16 Apr 2024

The Victorian Veterans Council Annual Report 2022-2023 demonstrates Victorian Veterans Council (VVC) obligation and commitment and shares highlights with you.

In particular, the VVC has been proactive in seeking opportunities to enhance its profile, so that ultimately, its work is directed towards supporting Victorian veterans and their families; and reporting to the Minister for Veterans on current and emerging issues affecting each generation of our veteran community.

Chairperson’s foreword

Chairperson's foreword from Greg Yorke.

Commodore Greg Yorke, AM, CSC

As Chair of the Victorian Veterans Council (VVC), I am delighted to present our annual report for 2022–23. This was a special year as we reconnected in person with the veterans community after the COVID-19 pandemic. This in-person interaction allowed for a truly rewarding year of engagement with our diverse and inspiring community.

We take great pride in being a voice for veterans in Victoria, advocating for them and their families’ needs and wellbeing. To do this, we welcome and appreciate input from the veteran community and are committed to working with you.

Bringing the sector together

Last August we held the ESO Summit in Melbourne. This event was a highlight of the year, with more than 250 people attending in person and online. This included representatives from veteran organisations, support groups and small businesses. We discussed ways to help veterans and their families in Victoria. The summit also helped ex-service organisations form new partnerships and connections to deliver better services. 

I was pleased to have the opportunity to attend the RSL National ESO forums in Canberra and Sydney to further engage with ex-service organisations from across Australia. These forums provided me with critical insight into issues facing veterans and their families across Australia and how we as an independent voice to government can advocate for them. 

In 2022 the VVC engaged a consultant to undertake a study of the Victorian veteran sector. The VVC thoughtfully considered the findings and the study has been presented to the Minister for Veterans with our recommendations. The study has already helped shape our work and we look forward to the Minister’s feedback on the report, and to sharing the findings. This year, we have also been busy drafting the VVC’s first engagement strategy. The strategy aims to capture how the VVC will engage with the Victorian veteran sector. We are keen to hear from you on this and will reach out in the coming months to get your input on the strategy and working with the VVC.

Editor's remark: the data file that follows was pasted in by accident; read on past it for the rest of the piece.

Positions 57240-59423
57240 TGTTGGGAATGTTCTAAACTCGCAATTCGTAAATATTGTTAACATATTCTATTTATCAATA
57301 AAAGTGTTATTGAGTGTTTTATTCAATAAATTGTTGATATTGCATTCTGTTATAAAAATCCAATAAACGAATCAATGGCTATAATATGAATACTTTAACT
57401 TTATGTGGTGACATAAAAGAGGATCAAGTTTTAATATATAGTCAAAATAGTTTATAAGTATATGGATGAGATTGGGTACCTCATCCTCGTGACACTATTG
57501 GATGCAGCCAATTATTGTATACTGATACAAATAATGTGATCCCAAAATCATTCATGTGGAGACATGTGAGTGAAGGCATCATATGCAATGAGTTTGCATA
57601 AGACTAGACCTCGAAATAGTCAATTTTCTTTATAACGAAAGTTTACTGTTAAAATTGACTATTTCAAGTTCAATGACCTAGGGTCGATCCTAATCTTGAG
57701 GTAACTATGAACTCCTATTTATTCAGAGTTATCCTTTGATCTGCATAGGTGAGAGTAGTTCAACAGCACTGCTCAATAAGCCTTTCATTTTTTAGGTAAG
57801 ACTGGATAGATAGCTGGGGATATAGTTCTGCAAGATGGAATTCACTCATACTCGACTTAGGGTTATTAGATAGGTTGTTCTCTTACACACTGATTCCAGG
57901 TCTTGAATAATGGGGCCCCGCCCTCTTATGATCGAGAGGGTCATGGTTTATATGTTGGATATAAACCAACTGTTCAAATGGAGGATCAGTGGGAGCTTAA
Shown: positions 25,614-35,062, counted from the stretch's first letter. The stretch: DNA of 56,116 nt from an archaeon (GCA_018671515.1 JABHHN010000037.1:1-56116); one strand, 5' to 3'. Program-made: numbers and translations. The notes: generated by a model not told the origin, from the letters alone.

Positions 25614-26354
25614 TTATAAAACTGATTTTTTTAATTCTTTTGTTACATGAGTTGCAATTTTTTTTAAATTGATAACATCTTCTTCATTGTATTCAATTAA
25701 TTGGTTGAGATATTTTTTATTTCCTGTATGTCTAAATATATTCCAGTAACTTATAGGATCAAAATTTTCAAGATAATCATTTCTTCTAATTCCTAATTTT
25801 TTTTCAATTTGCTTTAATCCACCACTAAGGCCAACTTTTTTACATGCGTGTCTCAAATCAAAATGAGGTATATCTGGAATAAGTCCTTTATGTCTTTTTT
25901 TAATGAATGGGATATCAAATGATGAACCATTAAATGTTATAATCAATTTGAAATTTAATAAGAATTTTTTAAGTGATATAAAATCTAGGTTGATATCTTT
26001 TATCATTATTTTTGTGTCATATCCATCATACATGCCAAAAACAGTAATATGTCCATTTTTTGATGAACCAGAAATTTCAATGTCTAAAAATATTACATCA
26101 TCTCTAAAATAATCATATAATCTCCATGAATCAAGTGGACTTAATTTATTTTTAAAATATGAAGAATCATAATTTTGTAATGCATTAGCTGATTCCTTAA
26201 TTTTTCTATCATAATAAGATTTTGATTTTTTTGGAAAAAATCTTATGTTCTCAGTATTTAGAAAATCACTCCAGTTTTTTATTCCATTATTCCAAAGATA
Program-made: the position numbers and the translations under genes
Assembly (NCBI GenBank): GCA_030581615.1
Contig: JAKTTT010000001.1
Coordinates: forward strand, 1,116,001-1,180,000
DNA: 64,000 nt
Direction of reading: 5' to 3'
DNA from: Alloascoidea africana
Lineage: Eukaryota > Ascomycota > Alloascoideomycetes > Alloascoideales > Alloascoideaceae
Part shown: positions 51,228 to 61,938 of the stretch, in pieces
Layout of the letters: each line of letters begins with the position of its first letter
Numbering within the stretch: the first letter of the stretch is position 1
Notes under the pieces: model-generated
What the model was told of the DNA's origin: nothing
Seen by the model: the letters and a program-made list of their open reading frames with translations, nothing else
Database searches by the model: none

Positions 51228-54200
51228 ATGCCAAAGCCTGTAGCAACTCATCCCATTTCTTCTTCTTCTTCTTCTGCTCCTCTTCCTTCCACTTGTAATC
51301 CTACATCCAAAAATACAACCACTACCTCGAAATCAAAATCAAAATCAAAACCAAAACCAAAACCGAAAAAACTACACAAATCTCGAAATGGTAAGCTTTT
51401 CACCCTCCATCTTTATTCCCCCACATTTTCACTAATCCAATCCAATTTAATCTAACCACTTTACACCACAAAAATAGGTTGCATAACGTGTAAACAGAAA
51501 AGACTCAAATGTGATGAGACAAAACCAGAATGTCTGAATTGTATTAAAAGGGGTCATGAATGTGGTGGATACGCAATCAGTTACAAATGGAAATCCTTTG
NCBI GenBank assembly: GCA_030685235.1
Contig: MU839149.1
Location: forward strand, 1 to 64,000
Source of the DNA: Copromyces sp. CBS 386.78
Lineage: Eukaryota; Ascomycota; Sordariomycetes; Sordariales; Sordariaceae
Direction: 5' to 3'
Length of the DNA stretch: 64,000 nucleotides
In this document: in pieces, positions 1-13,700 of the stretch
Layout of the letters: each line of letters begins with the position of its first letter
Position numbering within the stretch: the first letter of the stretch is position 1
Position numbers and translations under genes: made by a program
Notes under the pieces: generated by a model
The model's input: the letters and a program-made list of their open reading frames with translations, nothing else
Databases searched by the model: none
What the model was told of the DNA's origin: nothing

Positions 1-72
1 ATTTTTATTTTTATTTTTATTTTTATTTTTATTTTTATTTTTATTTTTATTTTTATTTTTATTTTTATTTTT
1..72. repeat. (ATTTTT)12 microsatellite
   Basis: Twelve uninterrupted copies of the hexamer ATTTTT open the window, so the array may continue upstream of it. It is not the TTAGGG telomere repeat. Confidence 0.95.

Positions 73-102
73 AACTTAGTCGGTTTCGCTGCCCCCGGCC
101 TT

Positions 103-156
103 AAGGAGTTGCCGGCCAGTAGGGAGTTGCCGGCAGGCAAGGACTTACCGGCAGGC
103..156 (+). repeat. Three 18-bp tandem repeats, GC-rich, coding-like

Support for veterans

The Veterans Card – Victoria has been warmly welcomed by the VVC as the first of its kind in Australia. The card is an important step forward to recognising all veterans regardless of the length or type of their service. The VVC recognises and appreciates the hard work of everyone who contributed to deliver this important work.

In line with our commitment to supporting veteran communities, the VVC has continued to support many veteran organisations and groups through the Victoria Remembers and the ANZAC Day Proceeds Fund grant programs.

These grants have a powerful impact on people’s lives. Through 48 projects across both programs, they have delivered more than $1,132,700 of support.


The VVC acknowledges the hard work of all those who contributed to commemorations across Victoria over the past year, including Remembrance Day and ANZAC Day.

In April I was honoured to MC the 2023 Premier’s Anniversary of Anzac Day State Luncheon. It was truly remarkable to welcome more than 250 members of the veteran community to come together for the first time since the COVID-19 pandemic. We came together to commemorate ANZAC Day and those who have served our country. It was also great to hear from VVC member Brett West as the guest speaker. 

On 18 August we marked the 50th anniversary of the end of Australia’s involvement in the Vietnam War. We remember the 60,000 Australian personnel who served in Vietnam, including the 523 lives lost, and some 3,000 wounded.

We welcome the Department of Veterans’ Affairs Commemorative Medallion and Certificate of Commemoration project. These recognise the service of veterans of the Vietnam War who were previously not acknowledged.

In July 2023 we also commemorated the 70th anniversary of the Korean War Armistice. We honour the more than 17,000 Australians who served in the conflict and thank them and their families for their service and sacrifice. 

Royal Commission into Defence and Veteran Suicide

In August 2023 the Royal Commission and the Department of Families, Fairness and Housing hosted several engagement sessions across Melbourne ahead of Hearing Block 11.